Superfast Broadband Roundup – 19th September

Surrey County Council have advised that they have awarded their “final third” superfast broadband deployment to BT. The contract is worth around £33m.

It’s worth noting that the SCC deployment is being done seperately from the BDUK umbrella, and it’s been revealed BT were bidding against two other independant contractors, as opposed to their usual BDUK bidding rivals Fujitsu.

If you fancy being the person who manages the BT deployment in Surrey, they are currently seeking a Programme Director to run the show. I’m not sure what happened to the last occupant of the role, if there was one?

Of course, one advantage of going with BT for this deployment is that assuming BT in the main use their existing FTTC/FTTP service models, it shouldn’t be a problem for any ISP to deliver “superfast” service to homes and businesses on the Surrey deployment. It will be done using the same interconnects and some provisioning.

Compare that to more “bespoke” superfast networks such as Digital Region, which had been viewed as unattractive to work with because of the additional overheads for a consumer ISP of dealing with their processess and provisioning systems, in addition to the “defacto” wholesale broadband providers such as Be/O2 and the ubiquitous BT.

So, while I was at the IX Leeds meeting last week, I was interested to hear of a new service from Fluidata, which aims to solve the problems commonly associated with delivering service over multiple local access wholesalers, which they are calling “Stop@Nothing”.

Their plan is to offer a wholesale “middleman” service, interconnecting to various local access networks, both national (such as BT and O2) and regional (such as Digital Region), among others, and being able to deliver these over an inter-regional backhaul network to the ISP on a common pipe (or pipes), and provide a common API to the ISP for provisioning, regardless of which last mile network is delivering service to the customer premises.

I can see this helping the ISPs in two ways – potentially doing away with the time and cost implications of integrating a new wholesale broadband provider platform into your own provisioning processes and systems, and in giving ISPs who don’t have any local presence cheaper access to regional projects (such as Digital Region), without the risk of building into the area – maybe this becomes something can be done later if volume warrants it. It potentally also gets around issues such as minimum order commitments from individual ISPs, as these are aggregated behind the Fluidata service.

I haven’t got a clue how cost effective Fluidata’s product will be, as I’ve not seen any pricing for it. I can only assume that it’s competitive or they wouldn’t be doing it.

Meanwhile, the group of determined farmers and country-dwelling folk behind B4RN in the North West continue doing their own thing, their own way, and have recently been digging into a local church hall in Abbeystead:

There’s a whole series of videos on their YouTube channel about how they are progressing and details on the physical elements of their infrastructure such as digs and fibre installs.

Broadband Blindness in North America

B4RN‘s Chris Conder tweeted this interesting ~30 minute video from a producer in Sacramento, CA, on the limitations experienced on broadband in the US, and how the large telcos appear to be failing rural communities, and that deployments of their fastest products tend to be only available in “boutique” (usually high income) areas.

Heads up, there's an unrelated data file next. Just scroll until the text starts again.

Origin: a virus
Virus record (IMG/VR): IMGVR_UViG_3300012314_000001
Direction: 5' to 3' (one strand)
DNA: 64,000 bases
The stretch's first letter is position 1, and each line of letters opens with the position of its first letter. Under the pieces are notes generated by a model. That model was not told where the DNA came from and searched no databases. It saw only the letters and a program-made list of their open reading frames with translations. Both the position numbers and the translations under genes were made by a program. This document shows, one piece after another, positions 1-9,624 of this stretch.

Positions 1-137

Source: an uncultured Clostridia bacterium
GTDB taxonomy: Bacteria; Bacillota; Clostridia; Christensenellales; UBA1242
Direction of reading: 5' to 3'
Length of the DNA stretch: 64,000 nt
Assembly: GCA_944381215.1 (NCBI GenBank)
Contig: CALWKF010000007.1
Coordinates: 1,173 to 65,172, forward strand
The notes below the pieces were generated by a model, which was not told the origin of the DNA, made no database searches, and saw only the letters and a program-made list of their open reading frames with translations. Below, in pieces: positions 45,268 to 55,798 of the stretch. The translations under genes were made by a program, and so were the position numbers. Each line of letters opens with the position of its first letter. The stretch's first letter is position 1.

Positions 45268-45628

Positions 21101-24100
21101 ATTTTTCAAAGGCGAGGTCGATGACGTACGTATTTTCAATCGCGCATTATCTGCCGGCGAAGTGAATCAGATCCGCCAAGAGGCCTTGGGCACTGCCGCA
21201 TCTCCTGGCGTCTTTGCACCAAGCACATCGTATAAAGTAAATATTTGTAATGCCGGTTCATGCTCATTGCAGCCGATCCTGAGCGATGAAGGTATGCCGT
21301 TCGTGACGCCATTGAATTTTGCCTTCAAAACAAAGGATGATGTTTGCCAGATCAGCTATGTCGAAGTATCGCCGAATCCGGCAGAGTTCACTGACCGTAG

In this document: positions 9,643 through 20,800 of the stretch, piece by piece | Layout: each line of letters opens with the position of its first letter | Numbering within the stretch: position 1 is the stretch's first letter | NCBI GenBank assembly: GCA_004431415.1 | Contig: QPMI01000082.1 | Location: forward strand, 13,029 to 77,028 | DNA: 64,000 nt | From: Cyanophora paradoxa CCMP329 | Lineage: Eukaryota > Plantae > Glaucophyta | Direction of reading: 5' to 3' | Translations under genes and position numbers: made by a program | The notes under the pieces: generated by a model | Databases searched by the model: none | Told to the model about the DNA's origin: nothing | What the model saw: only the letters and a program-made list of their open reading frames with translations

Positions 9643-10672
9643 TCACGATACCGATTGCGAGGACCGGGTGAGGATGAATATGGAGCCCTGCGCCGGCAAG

It highlighted how the large telcos found it hard to invest in deploying high speed broadband to sparse communities because of the conflict between affordably delivering a service and paying a shareholder dividend.

The video also spoke to some local community broadband companies in the US who, like B4RN are going their own way, and investing in their own future.

Good quality internet access is starting to become as essential to modern life as a stable electrical supply or safe, drinkable tap water. It’s becoming more of a utility and less of a consumer product.

Rural DIY Broadband: B4RN Launches

A few months ago, I’d blogged about B4RN, a community-led rural ultra-fast broadband project in my home county of Lancashire.

Today, they are holding a launch event in Lancaster to signify that they have reached their target number of interested parties who have committed to sign up for the service, and to announce they will be issuing shares in the organisation. I know the folks from ThinkBroadband are at the launch today, so expect to see some reporting from them shortly.

It’s heartening to look at this sea of raised hands from the community meeting – so many people putting their faith in their own community’s ability to organise and do this for themselves, rather than waiting for a centrally funded project that might not help them.

This is great news. I’d said before that DIY was the most realistic option for some of these regional communities. Fantastic stuff.

Broadband to your Barn

…or, “a different kind of social networking”

There’s been some good reporting recently on the B4RN (Broadband For the Rural North) initiative, which aims to deploy a fibre broadband infrastructure to over 1300 properties in a rural area of my native Lancashire, which would otherwise almost certainly fall into the 10% of fast broadband have-nots by 2017.

If the build was left to a commercial entity which needed to pay dividends to it’s investors, it would be very difficult for the plan to pass the litmus test, because of the high overheads involved in a large company, and the need to make profit.

So, how does B4RN differ from initiatives such as Yorkshire’s Digital Region, or Connecting Devon and Somerset?

Well, for one thing, it’s a smaller project. The second one is that it seems to be less reliant on public funding.

Continue reading “Broadband to your Barn”